Were you yourself an avid purchaser of bootleg recordings back in the day?
I sure was. That’s kind of how it all got started. I was frustrated with the crappy art on the bootlegs. I thought the bands deserved better, so I volunteered.
Which particular artists’ bootlegs did you hunt down?
Primarily Led Zeppelin, The Beatles, The Who, Jimi Hendrix, Jeff Beck, Peter Green’s Fleetwood Mac… and pretty much any boot LP that I heard through the grapevine was good or had rare stuff on it that I didn’t own.
When you started working for TMOQ, did you have any qualms about providing the artwork for what were essentially illicit releases?
No. Creating original art wasn’t – and is not yet – illegal in this country. Bootlegs were illicit, but technically they weren’t illegal. And bootleg sales never affected legitimate sales. The bootleggers weren’t pirates or counterfeiters. That domain was ruled by the Mafia; the counterfeiters were the ones who really hurt the bands.
The two guys behind TMOQ were known only as ‘Ken’ and ‘Dub’. Did you ever crave to find out their true identities?
Their true identities were revealed to me after our first collaboration.
Were they at all intimidating as people?
Not at all. They were just regular – but smart – guys who were fellow music enthusiasts. We were three guys just having fun. Man, I sure miss the ‘fun’ aspect of the music business. It’s gone. The people who run record companies don’t seem to give a damn about music, either. With few exceptions, record companies now seem to be run by cold accountants.
Do you think bootleg releases did as much damage to bands’ careers in the 70s as people like Led Zep manager Peter Grant used to claim?
Not a bit. Any fan who would buy a bootleg would already have all of the band’s legitimate releases. And where do you think a lot of Led Zep’s brilliant legitimate live release How The West Was Won came from? If John Entwistle had never seen Who’s Zoo, we might not have had the legitimate Who release of Odds & Sods.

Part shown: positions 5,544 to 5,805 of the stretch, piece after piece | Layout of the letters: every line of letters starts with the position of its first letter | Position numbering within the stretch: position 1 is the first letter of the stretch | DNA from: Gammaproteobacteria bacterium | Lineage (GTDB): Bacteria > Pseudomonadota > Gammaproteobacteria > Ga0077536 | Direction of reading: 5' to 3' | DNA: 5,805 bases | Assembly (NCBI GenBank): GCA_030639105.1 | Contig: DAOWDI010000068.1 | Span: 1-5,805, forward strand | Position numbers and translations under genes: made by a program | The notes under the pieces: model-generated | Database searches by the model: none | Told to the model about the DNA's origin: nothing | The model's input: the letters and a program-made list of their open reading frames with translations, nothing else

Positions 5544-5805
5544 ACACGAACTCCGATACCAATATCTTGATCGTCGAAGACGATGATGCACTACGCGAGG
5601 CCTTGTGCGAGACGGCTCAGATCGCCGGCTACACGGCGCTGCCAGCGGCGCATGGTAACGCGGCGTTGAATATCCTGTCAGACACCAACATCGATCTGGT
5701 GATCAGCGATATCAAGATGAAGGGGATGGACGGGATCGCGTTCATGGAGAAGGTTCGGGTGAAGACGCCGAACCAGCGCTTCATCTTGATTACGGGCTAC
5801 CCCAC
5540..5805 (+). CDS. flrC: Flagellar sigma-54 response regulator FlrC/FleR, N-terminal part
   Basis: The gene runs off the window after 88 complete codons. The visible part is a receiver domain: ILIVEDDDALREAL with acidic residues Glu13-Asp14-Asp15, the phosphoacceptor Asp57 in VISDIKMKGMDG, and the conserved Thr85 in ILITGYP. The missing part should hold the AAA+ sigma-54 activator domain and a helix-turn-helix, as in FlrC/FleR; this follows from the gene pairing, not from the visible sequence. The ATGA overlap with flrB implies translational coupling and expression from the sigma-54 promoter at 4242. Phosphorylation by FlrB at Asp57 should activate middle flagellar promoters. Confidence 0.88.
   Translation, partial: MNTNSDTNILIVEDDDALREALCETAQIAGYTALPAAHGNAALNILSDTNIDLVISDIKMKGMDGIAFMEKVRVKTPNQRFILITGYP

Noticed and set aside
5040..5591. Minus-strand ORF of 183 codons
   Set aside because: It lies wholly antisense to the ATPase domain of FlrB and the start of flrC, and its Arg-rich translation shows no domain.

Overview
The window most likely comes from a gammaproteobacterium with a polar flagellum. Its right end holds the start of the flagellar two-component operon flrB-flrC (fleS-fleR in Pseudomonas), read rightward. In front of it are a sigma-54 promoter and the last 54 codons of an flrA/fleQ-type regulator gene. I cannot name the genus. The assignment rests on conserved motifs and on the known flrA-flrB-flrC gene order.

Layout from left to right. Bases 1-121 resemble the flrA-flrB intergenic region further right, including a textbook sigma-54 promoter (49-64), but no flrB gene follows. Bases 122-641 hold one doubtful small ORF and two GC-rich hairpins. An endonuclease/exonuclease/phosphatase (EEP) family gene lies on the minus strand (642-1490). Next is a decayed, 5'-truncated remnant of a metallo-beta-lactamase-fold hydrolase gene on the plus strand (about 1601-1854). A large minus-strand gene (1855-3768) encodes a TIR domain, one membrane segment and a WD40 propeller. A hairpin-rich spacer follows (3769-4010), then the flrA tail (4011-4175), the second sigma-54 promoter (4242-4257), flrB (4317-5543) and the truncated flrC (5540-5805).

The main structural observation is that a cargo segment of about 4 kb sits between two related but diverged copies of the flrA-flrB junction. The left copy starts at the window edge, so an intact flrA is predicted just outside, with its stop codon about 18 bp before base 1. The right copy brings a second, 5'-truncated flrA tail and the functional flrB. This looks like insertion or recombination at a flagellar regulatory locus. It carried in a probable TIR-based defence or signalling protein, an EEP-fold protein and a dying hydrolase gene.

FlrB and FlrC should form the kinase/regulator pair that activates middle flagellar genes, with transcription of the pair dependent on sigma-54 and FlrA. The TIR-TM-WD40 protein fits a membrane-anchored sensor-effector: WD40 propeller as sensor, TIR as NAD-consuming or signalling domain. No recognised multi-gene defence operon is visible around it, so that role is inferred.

Did you get paid for your TMOQ artwork, and if so, how much?
I got paid $50 per black-and-white cover; $100 for each colour cover. Compare that with the $2,000 I typically got for a cover from a legitimate company like Columbia. When an LP also had a back cover, I drew it for free. Big bucks! Money was never the point for doing bootlegs.
What’s the favourite piece of artwork you did for TMOQ?
The Rolling Stones’ Welcome To New York, with Paul McCartney & Wings’ Great Dane a close second. There were so many good Stones covers because the Stones had a great, fully realised image to play with and the bootleggers loved the Stones, so they put out many more Stones LPs compared to ones by other groups.
You famously depicted Yoko One as a pig on The Beatles’ Get Back Sessions II. Can you explain your reasons?
I began drawing rock stars in pig form for two reasons: the TMOQ symbol was a dictionary engraving of a pig, and rock’n’roll at that time had begun to become incredibly pretentious. So I wasn’t singling out Yoko. Don’t forget John Lennon was a pig on that cover too. I did feel bad for Yoko, though, because of all the shit being heaped upon her for allegedly breaking up The Beatles. Hence my apology to her on the cover.
Do you think that kind of on-the- edge behaviour is lacking in the modern-day music world?
No, I think edgy, satirical thinking will – and should always – be a part of pop culture, if only to provoke thought and to keep it from being safe and boring.
The whole bootleg controversy of the mid-70s now looks like small fry when compared to modern-day illegal downloading, do you agree?
Yikes! Absolutely. Record companies never knew how good they had it.
Interview: Geoff Barton